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The letter by Dr Schuman implies that for science to be credible only "positive" and perhaps also statistically significant findings should be reported. We do not agree. We strongly believe that often a reporting bias exists, whereby statistically significant findings are more likely than "negative" findings to be reported in scientific publications.
We concur that the epidemiologic method performs best at identifying risk factors with high specificity and convincing strength of association. Our decision to report our findings of weak or no associations stemmed from our belief that the credibility of science is enhanced when the scientific community is acquainted with facts, regardless of their interpretation. As long as methods are thoroughly described—and Dr Schuman does not offer any criticism in this regard— description of findings (be they "positive" or "negative," significant or nonsignificant) should only assist in advancing science.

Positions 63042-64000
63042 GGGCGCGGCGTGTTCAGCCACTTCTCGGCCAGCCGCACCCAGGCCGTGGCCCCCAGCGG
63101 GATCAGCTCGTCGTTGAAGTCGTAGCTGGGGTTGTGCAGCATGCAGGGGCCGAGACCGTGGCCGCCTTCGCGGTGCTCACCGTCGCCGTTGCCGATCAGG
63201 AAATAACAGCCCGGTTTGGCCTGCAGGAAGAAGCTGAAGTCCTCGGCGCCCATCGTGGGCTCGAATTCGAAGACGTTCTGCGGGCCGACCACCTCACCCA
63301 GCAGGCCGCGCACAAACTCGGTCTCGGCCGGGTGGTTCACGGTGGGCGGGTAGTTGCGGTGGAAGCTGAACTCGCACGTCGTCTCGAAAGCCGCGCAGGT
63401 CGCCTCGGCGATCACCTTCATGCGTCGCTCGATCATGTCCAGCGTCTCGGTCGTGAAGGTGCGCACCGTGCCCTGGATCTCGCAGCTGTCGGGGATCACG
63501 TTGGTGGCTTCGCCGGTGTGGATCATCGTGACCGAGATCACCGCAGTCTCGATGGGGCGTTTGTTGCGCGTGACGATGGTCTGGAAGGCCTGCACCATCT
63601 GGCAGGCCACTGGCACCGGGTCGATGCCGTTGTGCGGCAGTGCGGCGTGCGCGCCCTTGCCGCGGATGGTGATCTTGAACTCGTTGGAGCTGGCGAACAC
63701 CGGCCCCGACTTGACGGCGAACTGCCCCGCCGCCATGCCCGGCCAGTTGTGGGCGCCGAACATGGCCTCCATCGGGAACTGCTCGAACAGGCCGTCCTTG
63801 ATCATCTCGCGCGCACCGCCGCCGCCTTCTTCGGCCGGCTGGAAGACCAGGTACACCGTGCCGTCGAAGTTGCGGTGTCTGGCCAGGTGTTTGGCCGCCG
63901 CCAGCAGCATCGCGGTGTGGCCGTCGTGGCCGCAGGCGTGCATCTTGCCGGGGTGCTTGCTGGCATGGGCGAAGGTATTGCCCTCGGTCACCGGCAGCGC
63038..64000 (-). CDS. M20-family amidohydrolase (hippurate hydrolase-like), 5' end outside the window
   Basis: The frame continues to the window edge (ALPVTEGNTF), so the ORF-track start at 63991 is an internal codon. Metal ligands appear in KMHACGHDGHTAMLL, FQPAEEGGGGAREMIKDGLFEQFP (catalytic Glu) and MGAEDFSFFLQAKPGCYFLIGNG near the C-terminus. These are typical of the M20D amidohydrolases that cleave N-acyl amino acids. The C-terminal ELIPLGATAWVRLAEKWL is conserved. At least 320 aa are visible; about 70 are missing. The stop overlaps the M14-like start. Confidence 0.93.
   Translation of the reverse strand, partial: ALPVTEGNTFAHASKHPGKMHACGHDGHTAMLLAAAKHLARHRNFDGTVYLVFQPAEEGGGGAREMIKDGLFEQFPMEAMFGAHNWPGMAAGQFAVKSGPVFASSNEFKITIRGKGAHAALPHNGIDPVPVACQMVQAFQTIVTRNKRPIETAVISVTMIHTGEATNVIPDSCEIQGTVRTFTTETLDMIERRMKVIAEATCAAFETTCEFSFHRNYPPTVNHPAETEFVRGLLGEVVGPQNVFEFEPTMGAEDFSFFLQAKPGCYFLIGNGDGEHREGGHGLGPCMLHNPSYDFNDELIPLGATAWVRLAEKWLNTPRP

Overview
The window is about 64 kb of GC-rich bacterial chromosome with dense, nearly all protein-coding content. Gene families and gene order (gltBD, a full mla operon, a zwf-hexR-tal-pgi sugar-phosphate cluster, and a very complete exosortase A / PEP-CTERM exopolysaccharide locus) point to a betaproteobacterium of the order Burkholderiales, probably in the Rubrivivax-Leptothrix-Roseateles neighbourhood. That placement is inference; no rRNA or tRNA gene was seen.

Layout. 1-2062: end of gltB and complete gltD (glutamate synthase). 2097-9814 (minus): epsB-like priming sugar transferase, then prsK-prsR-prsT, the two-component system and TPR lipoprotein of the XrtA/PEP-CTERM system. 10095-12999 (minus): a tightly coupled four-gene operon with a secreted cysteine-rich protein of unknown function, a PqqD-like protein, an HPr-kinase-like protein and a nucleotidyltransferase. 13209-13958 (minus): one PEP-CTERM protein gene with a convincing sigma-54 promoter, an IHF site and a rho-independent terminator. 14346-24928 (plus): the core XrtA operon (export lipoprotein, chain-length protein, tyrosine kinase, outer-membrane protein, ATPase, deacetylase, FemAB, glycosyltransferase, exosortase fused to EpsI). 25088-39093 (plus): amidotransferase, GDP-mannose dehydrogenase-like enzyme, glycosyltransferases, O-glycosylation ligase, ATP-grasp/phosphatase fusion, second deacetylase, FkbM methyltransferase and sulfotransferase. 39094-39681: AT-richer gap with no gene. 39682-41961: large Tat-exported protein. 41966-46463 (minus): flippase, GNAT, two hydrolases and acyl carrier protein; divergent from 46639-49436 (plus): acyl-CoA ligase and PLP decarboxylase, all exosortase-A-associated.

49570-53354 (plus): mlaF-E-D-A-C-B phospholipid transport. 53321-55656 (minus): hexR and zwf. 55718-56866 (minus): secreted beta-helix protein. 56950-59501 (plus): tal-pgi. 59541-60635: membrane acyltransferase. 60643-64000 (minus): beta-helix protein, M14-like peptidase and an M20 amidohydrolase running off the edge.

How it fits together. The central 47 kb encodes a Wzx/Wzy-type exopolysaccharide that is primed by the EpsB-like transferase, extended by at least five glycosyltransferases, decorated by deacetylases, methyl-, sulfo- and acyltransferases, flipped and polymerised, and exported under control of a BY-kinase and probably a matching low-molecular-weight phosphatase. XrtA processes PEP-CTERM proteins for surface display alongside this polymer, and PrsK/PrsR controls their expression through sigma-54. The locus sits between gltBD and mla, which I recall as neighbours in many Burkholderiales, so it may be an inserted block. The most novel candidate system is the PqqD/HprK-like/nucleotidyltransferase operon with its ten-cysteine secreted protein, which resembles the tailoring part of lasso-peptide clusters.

Two other issues raised were (1) whether "small communities" are
Linet MS, Szklo M. An Apparent Cluster of Aplastic Anemia: Credible Science?-Reply. Arch Intern Med. 1986;146(4):809. doi:10.1001/archinte.1986.00360160265044